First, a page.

Tullow makes another significant oil find in Uganda, after Ghana

UK-based oil and gas explorer which is also operating in Ghana has announced another significant oil find in Uganda, just a day after announcing one more major find in Ghana.

Tullow has said in a press statement Friday January 22, 2010 and copied to ghanabusinessnews.com that “the Kasamene-2 appraisal well, which is located in the Butiaba region of Uganda Block 2, has encountered 39 metres of net oil pay and 8 metres of net gas pay within a 132 metre gross interval.”

According to the statement results of wireline logging, pressure surveys and fluid sampling have confirmed the presence of oil and gas.

“Reservoir quality is excellent and the net pay thickness is the largest encountered in the Butiaba area to date,” it said.

Thursday January 21, 2010, Tullow announced “a significant find” at the Tweneboa-2 well in Ghana.

The statement indicated that the exploratory appraisal well, being drilled some 6 km southeast of the Tweneboa-1 discovery, has intersected a significant combined hydrocarbon column.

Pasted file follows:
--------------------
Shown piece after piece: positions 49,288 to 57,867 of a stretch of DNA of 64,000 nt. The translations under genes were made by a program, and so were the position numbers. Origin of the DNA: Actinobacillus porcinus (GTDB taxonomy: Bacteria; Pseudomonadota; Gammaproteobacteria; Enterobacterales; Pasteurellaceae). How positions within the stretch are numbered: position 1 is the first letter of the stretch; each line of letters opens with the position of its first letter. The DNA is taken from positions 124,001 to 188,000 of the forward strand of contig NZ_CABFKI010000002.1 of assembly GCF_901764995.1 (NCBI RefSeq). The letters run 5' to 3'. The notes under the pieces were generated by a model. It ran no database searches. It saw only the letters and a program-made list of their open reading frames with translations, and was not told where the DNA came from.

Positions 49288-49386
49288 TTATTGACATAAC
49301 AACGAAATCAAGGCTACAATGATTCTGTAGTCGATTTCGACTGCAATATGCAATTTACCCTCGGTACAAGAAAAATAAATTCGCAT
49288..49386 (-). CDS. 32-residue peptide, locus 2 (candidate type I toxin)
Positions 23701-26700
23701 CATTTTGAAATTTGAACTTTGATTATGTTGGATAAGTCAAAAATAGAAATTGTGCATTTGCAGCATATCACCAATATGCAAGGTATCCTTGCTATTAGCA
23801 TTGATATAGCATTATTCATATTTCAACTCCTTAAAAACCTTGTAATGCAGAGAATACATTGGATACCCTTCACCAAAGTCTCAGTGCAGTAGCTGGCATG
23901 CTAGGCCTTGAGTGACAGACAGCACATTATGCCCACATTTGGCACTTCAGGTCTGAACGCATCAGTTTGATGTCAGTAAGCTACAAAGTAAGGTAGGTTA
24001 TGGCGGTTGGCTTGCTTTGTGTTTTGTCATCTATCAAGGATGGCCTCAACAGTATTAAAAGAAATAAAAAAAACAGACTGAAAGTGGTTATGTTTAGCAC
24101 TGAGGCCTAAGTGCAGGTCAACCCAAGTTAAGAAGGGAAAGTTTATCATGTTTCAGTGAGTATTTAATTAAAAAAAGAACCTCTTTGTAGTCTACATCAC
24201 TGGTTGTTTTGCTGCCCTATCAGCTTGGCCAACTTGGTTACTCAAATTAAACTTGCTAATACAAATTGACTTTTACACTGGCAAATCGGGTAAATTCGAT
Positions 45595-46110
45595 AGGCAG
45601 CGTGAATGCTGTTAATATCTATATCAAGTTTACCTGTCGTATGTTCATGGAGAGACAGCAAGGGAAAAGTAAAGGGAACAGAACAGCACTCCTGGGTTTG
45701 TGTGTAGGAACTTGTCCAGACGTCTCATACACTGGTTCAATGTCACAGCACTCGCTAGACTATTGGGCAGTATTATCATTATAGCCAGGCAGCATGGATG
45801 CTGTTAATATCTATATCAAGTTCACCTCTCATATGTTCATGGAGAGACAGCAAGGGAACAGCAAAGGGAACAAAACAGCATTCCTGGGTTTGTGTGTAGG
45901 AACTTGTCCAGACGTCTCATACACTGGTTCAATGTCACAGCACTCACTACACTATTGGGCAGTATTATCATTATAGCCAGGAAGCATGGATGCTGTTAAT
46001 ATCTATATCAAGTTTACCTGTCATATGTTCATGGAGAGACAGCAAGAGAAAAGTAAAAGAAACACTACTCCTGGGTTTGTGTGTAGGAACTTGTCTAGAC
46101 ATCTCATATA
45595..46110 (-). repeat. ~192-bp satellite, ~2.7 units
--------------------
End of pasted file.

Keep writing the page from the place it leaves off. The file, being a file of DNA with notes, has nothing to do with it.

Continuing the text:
Commenting on the Uganda find, Paul McDade, Chief Operating Officer of Tullow in Uganda said: “Encountering the largest net pay thickness in Butiaba to date is an outstanding result, confirming the lateral quality and extent of the Victoria Nile Delta reservoirs and enabling fast-tracked development of the Kasamene field. We continue to work closely with the Government of Uganda on plans for development and look forward to achieving early first oil from the basin.”

Tullow has interests in three licences in the Lake Albert Rift Basin in Uganda. Tullow operates Block 2 with a 100% interest and has a 50% interest in Blocks 1 and 3A which are operated by Heritage Oil (50%), the statement said.

Meanwhile, the Ugandan government says it will block Tullow’s bid for Heritage Oil’s 50% share in Blocks 1 and 3A in the Lake Albert Rift Basin in favour of Eni of Italy.

The government says it is not in favour of a Tullow bid because it did not want it to have monopoly over Uganda’s oil industry.

However, Tullow officials have said they are not looking at monopolizing the oil industry but seeking to bring in more serious and credible partners.

By Emmanuel K. Dogbevi

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